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How to Espalier Fruit Trees: An Introduction
Are you working with a small outdoor garden space but still yearning to grow a fruit tree? The espalier technique for fruit trees makes growing these edible delights possible in small spaces. You can enjoy hand-picked fruit from your backyard with a little bit of attentive pruning. This is not necessarily for the low-maintenance gardener, but if you’re willing to put in some time there are some definite benefits from learning how to espalier fruit trees.
With the espalier technique, you will train and prune your trees to grow horizontal branches (or branches in other specific directions) along a support- whether that be a fence, wall, or trellis. Nearly all woody plants can be trained with this method, but popular choices are fruit trees, evergreens, vines, or shrubs. Plants with long, flexible branches are easiest to espalier.
It is both a decorative and functional technique.
More fruit- Through intense pruning, energy is directed away from the typical abundant growth of vertical branches and into the lateral fruit-bearing branches. You will likely see greater yields from your trees using this technique.
Smaller footprint- It should be visually evident that using espalier works to reduce the footprint of your trees. You can grow in smaller, tighter spaces and even grow healthier trees because of the excellent air circulation they receive through prunings.
Use of Microclimate- Walls (especially south-facing) can radiate heat unfound elsewhere on your property. You might find that trees otherwise unable to survive in your particular zone will benefit from the microclimate created by growing against a wall.
Multiple Varieties- With this pruning system, you have the opportunity to graft multiple varieties of fruit onto the same tree. Here’s a thorough introduction to grafting.
Aesthetic value- Intense pruning makes for a clean, well-defined design in your landscape. The patterning is truly artful and visually appealing.
The word “espalier” is French and was derived from the Italian word “spalliera”. The technique is believed to have originated with the Romans but was transformed into an art form by the Europeans. In the Middle Ages, they used it mainly inside their castle or monastery walls to border large garden spaces without interfering with their open courtyards. Some classic styles appear to have been used in the 16th and 17th centuries in a more practical sense- to allow marginal climates to partake in fruit production.
It is evidenced that the technique was used in America as early as the 18th century.
The four traditional patterns used within this technique are Cordon, Fan, Candelabra, and Belgian Fence (or Lattice).
Cordon- The most common, this pattern involves training rows of horizontal branches as tiers from one vertical trunk.
Fan- This looks like it sounds- it has a single trunk with branches trained at 45-degree angles to splay out like a fan.
Candelabra- With a shape like a candelabra, this pattern is based on training several branches horizontally from a main trunk and then having branches extend at 90-degree angles upward from their ends.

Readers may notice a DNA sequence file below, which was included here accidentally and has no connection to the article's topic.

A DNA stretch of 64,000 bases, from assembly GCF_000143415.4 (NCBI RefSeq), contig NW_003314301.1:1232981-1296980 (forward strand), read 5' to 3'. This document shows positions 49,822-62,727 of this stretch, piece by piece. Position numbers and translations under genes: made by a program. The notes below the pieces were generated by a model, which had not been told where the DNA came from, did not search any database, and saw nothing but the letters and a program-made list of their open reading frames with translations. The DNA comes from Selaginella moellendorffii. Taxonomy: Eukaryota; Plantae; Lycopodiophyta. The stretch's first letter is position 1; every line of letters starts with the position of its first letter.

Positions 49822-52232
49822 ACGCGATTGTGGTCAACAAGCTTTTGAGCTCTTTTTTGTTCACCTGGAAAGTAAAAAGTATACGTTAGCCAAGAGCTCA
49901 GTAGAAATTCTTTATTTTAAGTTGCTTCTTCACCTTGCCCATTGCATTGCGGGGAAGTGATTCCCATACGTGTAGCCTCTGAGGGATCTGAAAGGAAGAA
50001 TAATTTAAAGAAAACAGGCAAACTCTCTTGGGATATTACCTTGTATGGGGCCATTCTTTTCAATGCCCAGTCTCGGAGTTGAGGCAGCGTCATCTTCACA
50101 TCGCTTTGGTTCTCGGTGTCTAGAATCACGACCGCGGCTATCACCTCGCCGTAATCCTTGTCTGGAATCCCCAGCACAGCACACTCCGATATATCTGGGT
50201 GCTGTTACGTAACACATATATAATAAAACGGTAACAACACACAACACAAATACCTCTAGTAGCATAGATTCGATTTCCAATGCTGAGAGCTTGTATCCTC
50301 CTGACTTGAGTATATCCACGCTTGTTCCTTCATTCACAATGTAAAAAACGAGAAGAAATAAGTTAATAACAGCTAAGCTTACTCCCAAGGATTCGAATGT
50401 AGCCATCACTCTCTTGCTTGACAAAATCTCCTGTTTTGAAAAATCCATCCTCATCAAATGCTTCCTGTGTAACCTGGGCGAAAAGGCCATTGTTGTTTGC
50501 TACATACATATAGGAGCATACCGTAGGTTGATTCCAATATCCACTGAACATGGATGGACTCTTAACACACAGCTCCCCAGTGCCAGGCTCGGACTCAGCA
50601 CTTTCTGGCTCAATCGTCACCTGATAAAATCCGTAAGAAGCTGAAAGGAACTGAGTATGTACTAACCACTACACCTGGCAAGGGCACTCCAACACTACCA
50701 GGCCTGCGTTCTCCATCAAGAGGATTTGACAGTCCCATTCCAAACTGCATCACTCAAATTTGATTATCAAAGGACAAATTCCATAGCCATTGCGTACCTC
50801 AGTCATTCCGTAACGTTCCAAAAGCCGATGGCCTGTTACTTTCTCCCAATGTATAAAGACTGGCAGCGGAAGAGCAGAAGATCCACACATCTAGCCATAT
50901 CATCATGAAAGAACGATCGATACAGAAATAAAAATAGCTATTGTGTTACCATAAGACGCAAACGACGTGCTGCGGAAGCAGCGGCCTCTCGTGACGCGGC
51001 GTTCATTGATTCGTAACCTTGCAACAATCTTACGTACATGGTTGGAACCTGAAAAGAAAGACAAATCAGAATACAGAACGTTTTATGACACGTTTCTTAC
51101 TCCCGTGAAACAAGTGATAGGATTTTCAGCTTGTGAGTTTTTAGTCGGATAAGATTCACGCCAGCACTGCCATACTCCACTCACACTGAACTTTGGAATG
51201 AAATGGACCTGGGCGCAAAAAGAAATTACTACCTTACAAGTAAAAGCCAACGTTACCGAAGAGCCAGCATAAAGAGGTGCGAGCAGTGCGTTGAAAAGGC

Belgian Fence- This involves planting several trees in a row and pruning each to a “V” shape for a lattice effect.
Establish Trellis- You will need a trellis (commonly made out of wood or wire) either as a stand-alone piece or as something to mount on a wall. You’ll want your structure to have horizontal supports spaced equally apart in height.
Choose Tree- The most common fruit trees used as espalier subjects are apples and pears followed by cherries, pomegranates, and peaches. Trees of nectarines, apricots, and plums require more attentive and careful pruning. Smaller (dwarf) varieties will be simpler to train on all accounts. Think about the pliability of your branches when choosing a tree.
Plant- Check the pH of your soil to make sure the tree you choose will thrive in its location. You should add compost and any other necessary amendments for your particular soil at this time. The ideal time for planting is when your tree is dormant- in winter or early spring when the soil is workable.
Plant your tree 6-12” away from the base of your wall or structure. Dig a hole to where the base of your tree will match the surface of the existing soil and make sure its roots have good soil contact and get watered in well. You want it positioned to where at least two of its strongest branches run in the direction of the wires.
Pruning- Your main pruning will be done in late winter/early spring when the plant is dormant (or after it flowers if it is a spring bloomer). This is the time to remove any growth that doesn’t align with your pattern. The tree’s growth needs to be redirected to the buds that face the direction you want the branches to grow.
Trellis- You’ll want to tie your branches while they are still young, soft, and easy to manipulate- which will likely be late spring or early summer. If the sap is showing signs of running, then the branches will be easier to manipulate. You can gradually bend the branches to their extreme by checking on the ties periodically and tightening them. You may use soft string, rubber grafting bands, plant ties, or raffia to tie the branches.
Each year you can work to establish a new tier of growth. If you rush your tree to branch into its tiers too early, it will suffer in strength along its bottom tiers. Give each tier a year’s time to grow and establish.
*This pruning/trellising advice is geared towards the cordon pattern, and each pattern will have its own specific pruning guidelines.
Maintenance- Once your tree is mature, it will still require shaping every month or two. You’ll need to prune off any branches that don’t follow your chosen espalier pattern.